Journal Article

Phylogenetics of <i>Olea</i> (Oleaceae) based on plastid and nuclear ribosomal DNA sequences: Tertiary climatic shifts and lineage differentiation times

Guillaume Besnard, Rafael Rubio de Casas, Pascal-Antoine Christin and Pablo Vargas

in Annals of Botany

Published on behalf of The Annals of Botany Company

Volume 104, issue 1, pages 143-160
Published in print July 2009 | ISSN: 0305-7364
Published online May 2009 | e-ISSN: 1095-8290 | DOI: http://dx.doi.org/10.1093/aob/mcp105
Phylogenetics of Olea (Oleaceae) based on plastid and nuclear ribosomal DNA sequences: Tertiary climatic shifts and lineage differentiation times

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  • Ecology and Conservation
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Background and Aims

The genus Olea (Oleaceae) includes approx. 40 taxa of evergreen shrubs and trees classified in three subgenera, Olea, Paniculatae and Tetrapilus, the first of which has two sections (Olea and Ligustroides). Olive trees (the O. europaea complex) have been the subject of intensive research, whereas little is known about the phylogenetic relationships among the other species. To clarify the biogeographical history of this group, a molecular analysis of Olea and related genera of Oleaceae is thus necessary.

Methods

A phylogeny was built of Olea and related genera based on sequences of the nuclear ribosomal internal transcribed spacer-1 and four plastid regions. Lineage divergence and the evolution of abaxial peltate scales, the latter character linked to drought adaptation, were dated using a Bayesian method.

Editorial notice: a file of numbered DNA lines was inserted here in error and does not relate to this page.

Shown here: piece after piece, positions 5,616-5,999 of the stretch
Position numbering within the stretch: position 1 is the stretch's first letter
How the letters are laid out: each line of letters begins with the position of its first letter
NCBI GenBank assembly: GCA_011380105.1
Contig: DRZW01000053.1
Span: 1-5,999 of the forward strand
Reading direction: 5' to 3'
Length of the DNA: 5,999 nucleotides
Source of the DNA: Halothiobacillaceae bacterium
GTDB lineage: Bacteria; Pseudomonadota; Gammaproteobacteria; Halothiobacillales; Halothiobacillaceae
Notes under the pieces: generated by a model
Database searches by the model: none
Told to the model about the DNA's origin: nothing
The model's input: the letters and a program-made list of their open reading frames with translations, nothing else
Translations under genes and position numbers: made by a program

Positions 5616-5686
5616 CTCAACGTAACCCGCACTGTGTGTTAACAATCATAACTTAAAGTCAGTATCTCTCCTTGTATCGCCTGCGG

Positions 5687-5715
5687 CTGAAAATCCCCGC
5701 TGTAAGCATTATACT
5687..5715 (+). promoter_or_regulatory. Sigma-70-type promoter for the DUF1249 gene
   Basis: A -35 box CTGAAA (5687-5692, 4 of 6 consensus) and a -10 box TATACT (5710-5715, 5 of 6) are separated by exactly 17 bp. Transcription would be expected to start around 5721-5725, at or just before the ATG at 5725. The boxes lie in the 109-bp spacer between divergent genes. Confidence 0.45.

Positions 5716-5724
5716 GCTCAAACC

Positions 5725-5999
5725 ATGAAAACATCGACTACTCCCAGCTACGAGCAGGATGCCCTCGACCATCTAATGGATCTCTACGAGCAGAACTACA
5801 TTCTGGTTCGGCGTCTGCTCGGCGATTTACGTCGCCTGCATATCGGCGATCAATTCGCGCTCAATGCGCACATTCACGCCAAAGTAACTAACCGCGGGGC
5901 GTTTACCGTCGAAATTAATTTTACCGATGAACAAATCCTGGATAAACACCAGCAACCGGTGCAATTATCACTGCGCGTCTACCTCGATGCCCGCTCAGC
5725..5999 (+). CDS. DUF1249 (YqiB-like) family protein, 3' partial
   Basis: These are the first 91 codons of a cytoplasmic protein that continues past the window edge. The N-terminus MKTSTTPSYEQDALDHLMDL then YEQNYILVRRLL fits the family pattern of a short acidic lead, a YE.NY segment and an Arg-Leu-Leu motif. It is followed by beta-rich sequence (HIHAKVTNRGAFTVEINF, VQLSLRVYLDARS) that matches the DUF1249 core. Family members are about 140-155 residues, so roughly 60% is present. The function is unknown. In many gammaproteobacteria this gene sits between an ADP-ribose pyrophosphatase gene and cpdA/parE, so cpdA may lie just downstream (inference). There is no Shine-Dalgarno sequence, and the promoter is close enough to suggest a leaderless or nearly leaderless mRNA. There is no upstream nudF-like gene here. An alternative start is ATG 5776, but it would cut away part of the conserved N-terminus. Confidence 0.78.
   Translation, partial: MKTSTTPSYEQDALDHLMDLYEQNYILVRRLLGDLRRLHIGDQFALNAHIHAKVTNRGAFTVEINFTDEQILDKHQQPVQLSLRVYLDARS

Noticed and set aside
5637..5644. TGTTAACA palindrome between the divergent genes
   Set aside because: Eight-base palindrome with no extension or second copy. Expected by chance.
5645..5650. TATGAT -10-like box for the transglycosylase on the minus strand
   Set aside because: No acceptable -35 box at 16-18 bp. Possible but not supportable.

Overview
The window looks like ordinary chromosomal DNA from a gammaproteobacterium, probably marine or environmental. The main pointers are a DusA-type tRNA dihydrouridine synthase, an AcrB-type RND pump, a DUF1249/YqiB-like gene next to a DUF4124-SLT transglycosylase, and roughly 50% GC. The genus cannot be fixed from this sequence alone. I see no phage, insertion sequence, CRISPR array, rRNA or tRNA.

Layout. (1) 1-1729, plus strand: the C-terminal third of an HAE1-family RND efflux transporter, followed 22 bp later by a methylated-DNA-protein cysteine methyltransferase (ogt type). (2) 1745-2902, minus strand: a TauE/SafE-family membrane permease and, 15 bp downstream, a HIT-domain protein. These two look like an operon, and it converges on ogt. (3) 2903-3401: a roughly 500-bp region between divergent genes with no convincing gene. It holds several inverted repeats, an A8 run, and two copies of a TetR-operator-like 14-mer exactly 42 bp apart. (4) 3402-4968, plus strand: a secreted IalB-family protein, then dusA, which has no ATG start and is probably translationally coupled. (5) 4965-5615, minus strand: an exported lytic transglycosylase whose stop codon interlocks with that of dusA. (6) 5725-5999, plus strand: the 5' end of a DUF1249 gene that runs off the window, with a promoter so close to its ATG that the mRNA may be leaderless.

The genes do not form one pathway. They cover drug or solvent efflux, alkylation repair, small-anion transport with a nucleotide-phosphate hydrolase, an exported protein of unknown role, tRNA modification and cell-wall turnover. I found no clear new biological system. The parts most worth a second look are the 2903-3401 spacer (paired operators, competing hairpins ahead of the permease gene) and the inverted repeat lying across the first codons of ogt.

Key Results

Olea is polyphyletic, with O. ambrensis and subgenus Tetrapilus not sharing a most recent common ancestor with the main Olea clade. Partial incongruence between nuclear and plastid phylogenetic reconstructions suggests a reticulation process in the evolution of subgenus Olea. Estimates of divergence times for major groups of Olea during the Tertiary were obtained.

Conclusions

This study indicates the necessity of revising current taxonomic boundaries in Olea. The results also suggest that main lines of evolution were promoted by major Tertiary climatic shifts: (1) the split between subgenera Olea and Paniculatae appears to have taken place at the Miocene–Oligocene boundary; (2) the separation of sections Ligustroides and Olea may have occurred during the Early Miocene following the Mi-1 glaciation; and (3) the diversification within these sections (and the origin of dense abaxial indumentum in section Olea) was concomitant with the aridification of Africa in the Late Miocene.

Keywords: Internal transcribed spacer (ITS); relaxed molecular clock; olive tree; leaf peltate scales; plastid DNA; Tertiary climatic shifts; systematics

Journal Article.  9554 words.  Illustrated.

Subjects: Ecology and Conservation ; Evolutionary Biology ; Plant Sciences and Forestry

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